Farm stand persists for love, not money
by Staff Writer
HUNTERSVILLE – At the end of a gravel driveway at the back entrance into the MacAulay subdivision there used to be an enormous, hand-painted sign with screaming, foot-tall letters advertising blackberries for sale.
The sign and the wares it advertised were the handiwork of Hairl Russell, who has lived at the other end of that gravel driveway for 42 years. Russell continues to farm his land even after all of the farms that used to surround him have been sold and turned into subdivisions and commercial developments. He’s become an anomaly by doing what he’s always done. Huntersville has changed drastically over the past few decades; Hairl Russell has remained the same.
Russell made his living driving trucks for more than 50 years until retiring two years ago.
But Russell has also farmed his land since he first moved here in 1970, growing fruits and vegetables and selling off whatever he didn’t need.
MacAulay wasn’t a subdivision back then. It was a cattle farm. And Huntersville wasn’t a fast-growing de-facto city, it was a sleepy little town of fewer than 1,500.
“Back at that time, Sam Furr Road used to average about three vehicles a day across it, and two of them was this old man with a big old white poodle dog and a Jeep truck that owned the farm over there at Beatties Ford Road and (N.C.) 73, Babe Stillwell,” Russell said.
Russell worked for the company that hauled much of the heavy equipment and supplies used to build McGuire Nuclear Station from the railway to the construction site. . Russell said, McGuire owner Duke Power found a way around the five-ton limit posted on two-lane Sam Furr Road. The sign mysteriously disappeared during nighttime truck runs.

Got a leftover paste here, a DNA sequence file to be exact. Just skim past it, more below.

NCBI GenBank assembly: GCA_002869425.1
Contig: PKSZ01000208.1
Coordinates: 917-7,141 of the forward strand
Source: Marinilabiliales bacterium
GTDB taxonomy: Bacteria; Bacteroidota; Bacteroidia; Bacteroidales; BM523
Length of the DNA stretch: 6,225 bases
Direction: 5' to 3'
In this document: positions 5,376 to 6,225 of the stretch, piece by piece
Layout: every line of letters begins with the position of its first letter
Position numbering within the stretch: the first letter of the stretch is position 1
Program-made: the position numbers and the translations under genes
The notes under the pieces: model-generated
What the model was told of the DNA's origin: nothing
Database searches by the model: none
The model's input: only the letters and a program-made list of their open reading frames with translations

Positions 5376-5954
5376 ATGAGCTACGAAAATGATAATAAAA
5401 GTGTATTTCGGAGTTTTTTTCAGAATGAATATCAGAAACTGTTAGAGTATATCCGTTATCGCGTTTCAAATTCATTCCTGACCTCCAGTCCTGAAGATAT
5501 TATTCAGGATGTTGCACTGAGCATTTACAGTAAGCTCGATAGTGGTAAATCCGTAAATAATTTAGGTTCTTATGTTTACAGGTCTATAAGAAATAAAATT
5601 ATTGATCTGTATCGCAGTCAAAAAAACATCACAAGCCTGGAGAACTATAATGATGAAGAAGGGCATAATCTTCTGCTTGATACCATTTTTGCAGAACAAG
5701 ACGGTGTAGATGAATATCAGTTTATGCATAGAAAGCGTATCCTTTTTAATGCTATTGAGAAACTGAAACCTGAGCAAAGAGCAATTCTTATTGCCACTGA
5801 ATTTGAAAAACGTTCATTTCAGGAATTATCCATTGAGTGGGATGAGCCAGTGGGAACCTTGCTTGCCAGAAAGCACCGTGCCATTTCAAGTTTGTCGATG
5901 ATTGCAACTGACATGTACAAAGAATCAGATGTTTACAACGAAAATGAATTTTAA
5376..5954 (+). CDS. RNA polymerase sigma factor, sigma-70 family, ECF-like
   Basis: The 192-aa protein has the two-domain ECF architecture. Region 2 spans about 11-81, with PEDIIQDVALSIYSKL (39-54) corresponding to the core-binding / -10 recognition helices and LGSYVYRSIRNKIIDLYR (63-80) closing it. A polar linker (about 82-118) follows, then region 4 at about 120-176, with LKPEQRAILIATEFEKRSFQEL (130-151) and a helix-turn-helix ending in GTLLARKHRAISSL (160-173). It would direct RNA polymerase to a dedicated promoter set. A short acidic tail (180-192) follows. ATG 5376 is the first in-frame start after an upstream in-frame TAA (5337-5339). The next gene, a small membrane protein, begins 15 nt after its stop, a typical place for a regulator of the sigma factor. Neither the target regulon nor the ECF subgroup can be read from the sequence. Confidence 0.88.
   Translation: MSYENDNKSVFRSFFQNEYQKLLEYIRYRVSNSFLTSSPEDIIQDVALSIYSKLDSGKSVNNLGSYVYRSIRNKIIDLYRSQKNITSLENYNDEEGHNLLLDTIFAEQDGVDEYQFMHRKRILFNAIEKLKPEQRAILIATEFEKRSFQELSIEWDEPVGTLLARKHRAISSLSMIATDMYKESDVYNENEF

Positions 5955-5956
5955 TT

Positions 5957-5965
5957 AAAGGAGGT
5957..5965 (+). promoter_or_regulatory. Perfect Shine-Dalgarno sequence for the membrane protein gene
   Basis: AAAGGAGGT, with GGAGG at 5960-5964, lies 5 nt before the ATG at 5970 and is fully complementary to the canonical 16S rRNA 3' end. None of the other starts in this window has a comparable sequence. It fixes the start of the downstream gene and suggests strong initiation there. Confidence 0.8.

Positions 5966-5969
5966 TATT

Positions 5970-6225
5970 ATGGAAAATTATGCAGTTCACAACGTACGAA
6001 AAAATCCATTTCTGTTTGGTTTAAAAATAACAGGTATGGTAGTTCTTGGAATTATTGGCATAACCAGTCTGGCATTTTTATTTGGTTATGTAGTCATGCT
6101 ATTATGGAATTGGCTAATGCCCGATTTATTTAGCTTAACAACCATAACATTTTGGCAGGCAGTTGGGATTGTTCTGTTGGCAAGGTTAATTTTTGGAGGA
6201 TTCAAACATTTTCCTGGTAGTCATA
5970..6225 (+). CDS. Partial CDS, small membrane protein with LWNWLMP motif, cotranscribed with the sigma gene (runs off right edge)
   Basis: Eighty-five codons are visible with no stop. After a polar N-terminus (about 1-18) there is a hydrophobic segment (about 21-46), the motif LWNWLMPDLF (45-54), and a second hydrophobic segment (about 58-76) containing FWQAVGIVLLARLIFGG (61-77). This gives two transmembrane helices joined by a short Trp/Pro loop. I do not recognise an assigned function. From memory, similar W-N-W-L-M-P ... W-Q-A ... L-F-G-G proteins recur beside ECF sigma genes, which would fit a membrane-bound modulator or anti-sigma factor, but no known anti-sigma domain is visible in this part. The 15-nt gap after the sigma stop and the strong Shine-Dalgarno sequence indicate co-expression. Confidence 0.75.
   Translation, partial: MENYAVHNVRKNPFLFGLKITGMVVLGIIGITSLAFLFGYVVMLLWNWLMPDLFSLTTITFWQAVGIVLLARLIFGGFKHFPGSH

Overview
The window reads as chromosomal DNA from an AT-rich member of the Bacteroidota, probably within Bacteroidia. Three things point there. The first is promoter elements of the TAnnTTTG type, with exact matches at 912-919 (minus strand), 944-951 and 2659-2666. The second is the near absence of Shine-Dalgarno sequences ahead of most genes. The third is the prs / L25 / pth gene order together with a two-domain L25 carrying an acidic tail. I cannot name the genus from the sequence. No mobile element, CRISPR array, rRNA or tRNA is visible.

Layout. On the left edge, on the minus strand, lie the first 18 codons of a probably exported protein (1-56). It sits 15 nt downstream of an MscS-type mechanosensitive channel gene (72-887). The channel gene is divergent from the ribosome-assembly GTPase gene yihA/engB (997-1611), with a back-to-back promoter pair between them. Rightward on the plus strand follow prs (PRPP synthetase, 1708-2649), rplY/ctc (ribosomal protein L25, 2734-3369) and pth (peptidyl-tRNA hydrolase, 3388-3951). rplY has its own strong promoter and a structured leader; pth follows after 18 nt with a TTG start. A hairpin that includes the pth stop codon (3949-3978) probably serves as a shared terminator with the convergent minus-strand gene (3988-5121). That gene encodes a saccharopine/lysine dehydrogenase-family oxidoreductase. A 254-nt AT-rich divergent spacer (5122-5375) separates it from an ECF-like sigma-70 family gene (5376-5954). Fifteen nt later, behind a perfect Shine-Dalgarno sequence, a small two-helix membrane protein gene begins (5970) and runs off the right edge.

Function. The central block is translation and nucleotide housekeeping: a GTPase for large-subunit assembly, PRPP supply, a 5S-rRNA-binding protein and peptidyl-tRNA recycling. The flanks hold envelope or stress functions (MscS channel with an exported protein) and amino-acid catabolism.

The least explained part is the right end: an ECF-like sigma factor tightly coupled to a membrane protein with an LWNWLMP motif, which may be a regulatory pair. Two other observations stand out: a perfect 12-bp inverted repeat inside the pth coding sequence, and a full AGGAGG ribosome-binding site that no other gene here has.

“They’d get over there, and there wasn’t no sign that said five-ton weight limit. Somebody had taken that sign,” Russell said, laughing. “After they got through, though, that sign would be back there.”
Russell’s produce stand consists of a card table, scale, refrigerator, and a mason jar-cash register. It’s always open, and operates on the honor system.
But Russell’s usually there, gnawing on a cherry twig (a habit he acquired after giving up chewing tobacco). And while he’s happy to take a few dollars for his produce, he’s happier still to talk about what’s growing well and what isn’t, about his cat Midnight and her two kittens.
Or even about the spelling of his first name. Russell’s mother delivered him at home, in the mountains of western Virginia. When the country doctor who had delivered him asked his mother what she wanted to name him, she said, “Harold.” In a thick, western Virginia accent. The doctor spelled it the way he heard it.
Asked whether he wants to be called “H-A-I-R-L” or “H-A-R-O-L-D,” Russell laughs.
“Either. They’re both pronounced the same.”
At Hairl Russell’s farm, the produce is good; the stories are priceless.
Want to go?
Hairl Russell’s produce stand is located on Hugh McAuley Road, just south of its intersection with Northcross Drive. He currently has broccoli, squash and onions for sale. He expects to have corn, cucumbers, and blackberries by mid-June, plums by late June, and peaches, watermelon and cantaloupe in mid-July.